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|Home and Contents|Chesil Beach - Storms, Floods |Chesil Beach - Magnetite |Chesil Beach - Pebbles |Chesil Beach - Geological Bibliography |Portland - General |Portland Bill |Portland Harbour |Portland Bibliography |Bridport - East Cliff| |Fleet Lagoon|
|Chesil Beach from Portland||Typical pebbles||Portland end of beach|
The pebbles of the Chesil Beach are almost entirely composed of very resistant minerals, mostly quartz and chalcedony (with a hardness of 6 on Moh's Scale, i.e. harder than steel). The bulk of the beach pebbles, 98%, consists of flint and chert. This comprises grey to brown flint from the Cretaceous Chalk and light bluish grey chert from the Upper Greensand. The dominant flint and chert has been derived from Cretaceous rocks, perhaps by way of Tertiary gravels such as those at Blackdown and Bincombe. At the Portland end, there is some black chert from the Portland Cherty Series, the Portland Stone and the basal Purbeck Formation. In this area some limestone from the local Portland and Purbeck Formations also occurs. Chert from the Portland Roach can be recognised easily because of the large molluscs and particularly the gastropod Aptyxiella portlandica .
Striking constituent are the discoidal pebbles of quartzite, red, purple ("liver-coloured" or white) such as occur in the Triassic pebble beds at Budleigh Salterton in Devon. Much rarer are pebbles of porphyry of a type that can be matched in the Permian breccia of Dawlish. Various tourmalinised rocks, red and black chert, vein quartz, etc., have been identified with the Palaeozoic rocks of Cornwall; many of them may have come like the flints, out of Tertiary gravels ">(Davies, 1956).
The pebbles are well-graded, coarsest near Chesil (Chesilton) and diminishing in size towards Bridport, and it is said that fisherman landing on the bank at night can judge their position by the size of the pebbles.
The Pebbles as Seen in the Beach
Consider the pebbles shown here. These are of medium size in relation to those on other parts of the beach. They are in dry condition and, as such, do not show the details well for identification. They are almost all extremely hard, harder than steel. If you try to scratch one of them look at the site of scratching with a handlens. You will see that metal has come from the knife but that the stone is unscratched. Notice that some show a conchoidal (shell-like fracture). The pebble shown are almost all of one of two types. Upper Cretaceous Chalk flints include the slightly brownish pebbles, most of the medium grey pebbles and also the less well- rounded pebbles. The Lower Cretaceous, Upper Greensand chert pebbles are not very easily identified in the photograph but they are often rather clear and translucent with a pink or bluish tinge. One of these is 6 pebbles to the left of the handlens. Not clear in this photograph is that the pebbles often show percussion marks. These are small curved cracks formed by the impact of one pebble on another on the Chesil Beach. Other, less common pebble types occur but are not shown in the photograph.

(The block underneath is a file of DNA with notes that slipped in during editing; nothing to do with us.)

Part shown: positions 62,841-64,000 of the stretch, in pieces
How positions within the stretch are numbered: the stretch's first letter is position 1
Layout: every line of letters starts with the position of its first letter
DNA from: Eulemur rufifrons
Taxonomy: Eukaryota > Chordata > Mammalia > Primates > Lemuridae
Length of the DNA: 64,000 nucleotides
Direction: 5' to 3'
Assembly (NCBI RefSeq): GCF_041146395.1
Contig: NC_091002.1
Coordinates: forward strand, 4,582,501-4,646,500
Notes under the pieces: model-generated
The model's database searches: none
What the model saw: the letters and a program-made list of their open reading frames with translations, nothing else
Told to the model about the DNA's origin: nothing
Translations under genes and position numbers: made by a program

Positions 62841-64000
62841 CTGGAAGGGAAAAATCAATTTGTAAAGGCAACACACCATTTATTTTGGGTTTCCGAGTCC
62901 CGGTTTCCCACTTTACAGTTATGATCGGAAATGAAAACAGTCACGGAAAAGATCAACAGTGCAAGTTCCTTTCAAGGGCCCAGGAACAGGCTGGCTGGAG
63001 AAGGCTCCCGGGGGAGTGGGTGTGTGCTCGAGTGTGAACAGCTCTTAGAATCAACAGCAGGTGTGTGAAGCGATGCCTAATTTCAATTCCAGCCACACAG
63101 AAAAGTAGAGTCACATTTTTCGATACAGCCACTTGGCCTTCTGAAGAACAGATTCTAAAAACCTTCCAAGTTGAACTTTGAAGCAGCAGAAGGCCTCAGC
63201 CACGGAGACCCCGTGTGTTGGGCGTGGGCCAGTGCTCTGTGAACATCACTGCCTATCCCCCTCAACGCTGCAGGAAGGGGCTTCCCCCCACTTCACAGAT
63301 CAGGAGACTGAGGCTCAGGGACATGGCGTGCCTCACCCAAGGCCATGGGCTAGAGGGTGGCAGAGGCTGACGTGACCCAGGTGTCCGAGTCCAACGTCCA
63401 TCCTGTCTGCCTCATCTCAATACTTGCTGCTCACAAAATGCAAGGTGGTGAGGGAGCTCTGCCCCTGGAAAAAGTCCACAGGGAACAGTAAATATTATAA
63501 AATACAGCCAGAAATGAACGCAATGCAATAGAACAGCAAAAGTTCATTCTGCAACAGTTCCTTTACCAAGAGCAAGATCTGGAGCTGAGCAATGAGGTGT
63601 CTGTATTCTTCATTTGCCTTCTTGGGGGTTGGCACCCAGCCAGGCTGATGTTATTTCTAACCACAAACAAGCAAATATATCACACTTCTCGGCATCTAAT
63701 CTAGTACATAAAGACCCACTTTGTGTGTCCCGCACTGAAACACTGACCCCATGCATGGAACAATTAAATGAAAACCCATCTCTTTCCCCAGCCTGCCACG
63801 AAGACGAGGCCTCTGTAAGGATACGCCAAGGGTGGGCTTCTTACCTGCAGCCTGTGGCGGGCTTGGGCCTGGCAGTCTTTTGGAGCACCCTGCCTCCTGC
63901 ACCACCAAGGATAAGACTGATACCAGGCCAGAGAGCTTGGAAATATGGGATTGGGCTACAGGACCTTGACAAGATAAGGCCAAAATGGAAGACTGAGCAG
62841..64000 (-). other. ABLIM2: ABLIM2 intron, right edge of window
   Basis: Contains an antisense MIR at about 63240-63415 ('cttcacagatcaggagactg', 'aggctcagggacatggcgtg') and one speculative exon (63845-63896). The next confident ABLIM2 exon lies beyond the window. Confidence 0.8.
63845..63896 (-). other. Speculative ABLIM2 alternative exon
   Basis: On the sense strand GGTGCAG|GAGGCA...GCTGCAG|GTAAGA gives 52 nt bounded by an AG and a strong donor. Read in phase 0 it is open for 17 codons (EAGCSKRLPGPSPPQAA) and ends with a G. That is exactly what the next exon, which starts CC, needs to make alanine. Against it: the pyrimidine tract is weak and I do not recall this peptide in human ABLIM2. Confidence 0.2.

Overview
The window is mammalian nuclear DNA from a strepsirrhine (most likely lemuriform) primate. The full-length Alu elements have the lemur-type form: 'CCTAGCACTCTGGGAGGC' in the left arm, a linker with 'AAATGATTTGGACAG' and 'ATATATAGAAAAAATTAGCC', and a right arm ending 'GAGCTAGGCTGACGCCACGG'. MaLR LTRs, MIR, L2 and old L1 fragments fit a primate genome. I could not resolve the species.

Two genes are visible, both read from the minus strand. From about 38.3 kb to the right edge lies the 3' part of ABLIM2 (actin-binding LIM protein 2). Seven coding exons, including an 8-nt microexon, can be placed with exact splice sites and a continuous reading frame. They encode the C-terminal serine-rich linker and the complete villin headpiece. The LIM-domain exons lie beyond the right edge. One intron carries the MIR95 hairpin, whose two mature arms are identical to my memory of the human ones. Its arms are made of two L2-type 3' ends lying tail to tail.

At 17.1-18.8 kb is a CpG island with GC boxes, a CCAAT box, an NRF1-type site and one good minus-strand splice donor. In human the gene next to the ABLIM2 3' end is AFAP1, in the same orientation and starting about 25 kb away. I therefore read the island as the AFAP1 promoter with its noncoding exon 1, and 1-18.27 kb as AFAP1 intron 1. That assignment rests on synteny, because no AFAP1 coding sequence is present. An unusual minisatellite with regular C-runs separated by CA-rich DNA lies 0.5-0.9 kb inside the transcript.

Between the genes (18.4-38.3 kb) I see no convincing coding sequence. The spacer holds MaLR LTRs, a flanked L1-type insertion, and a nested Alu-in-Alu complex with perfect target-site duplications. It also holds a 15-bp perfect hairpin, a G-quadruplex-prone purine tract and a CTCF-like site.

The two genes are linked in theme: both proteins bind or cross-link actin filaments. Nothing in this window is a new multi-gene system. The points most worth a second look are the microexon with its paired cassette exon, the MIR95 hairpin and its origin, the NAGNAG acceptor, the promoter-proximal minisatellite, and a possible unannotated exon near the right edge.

Although it is not ideal for the purpose, it is possible to make a limited study of the pebbles from the photograph. You can comment on their shapes. You can measure, in an approximate manner the distribution of their lengths. With some pebbles you can compare the short axis/long axis ratio. In some cases you can see the intermediate axis.
The pebble size above high water mark coarsens in a southeasterly direction with most rapid rate of change at the Chiswell end (Carr, 1981). The mean long diameter at Chiswell is of the order of 5 cm, rapidly falling to 3.5 cm and finishing up as pea-sized shingle at West Bay or Bridport Harbour (Carr, 1969).
Beach Pebbles - Rock Types Present
Specific pebble types will now be discussed. This is based mainly on hand-specimen observations. The addition of thin-section data would be desirable and this may be provided later.
Flint Pebbles (Abundant)
As noted above, a very large proportion of the pebbles are of flint from the Chalk. The photograph shows a special variety with bands which are the result of the abrasion of liesegang rings. Such rings occur around flint and chert nodules as a result of rhythmic precipitation of incoming silica in solution around the silica core. A piece of the ring structure has been separated and worn in this case.
Flint pebbles in general are recognisable by the hardness, the fine grain, the conchoidal (shell-like) fracture and relics of a cortex (brownish or white outer particially leached surface layer, and unlike the interior with some microscopic porosity). Some brownish colour or whitening is often a good indicator that the pebble is flint. A brown colour is not so often seen in the pebbles of Upper Greensand chert. That is coarser-grained and often with chalcedony. Flint can be distinguised from Portland chert because the latter is blacker and sometimes has typical Portland fossil shells. Flint pebbles may contain cavities left by fossil sponges occasionally there may be silificified chalk fossils such as the echinoids Micraster , Echinocorys or some Chalk bivalve or brachiopod.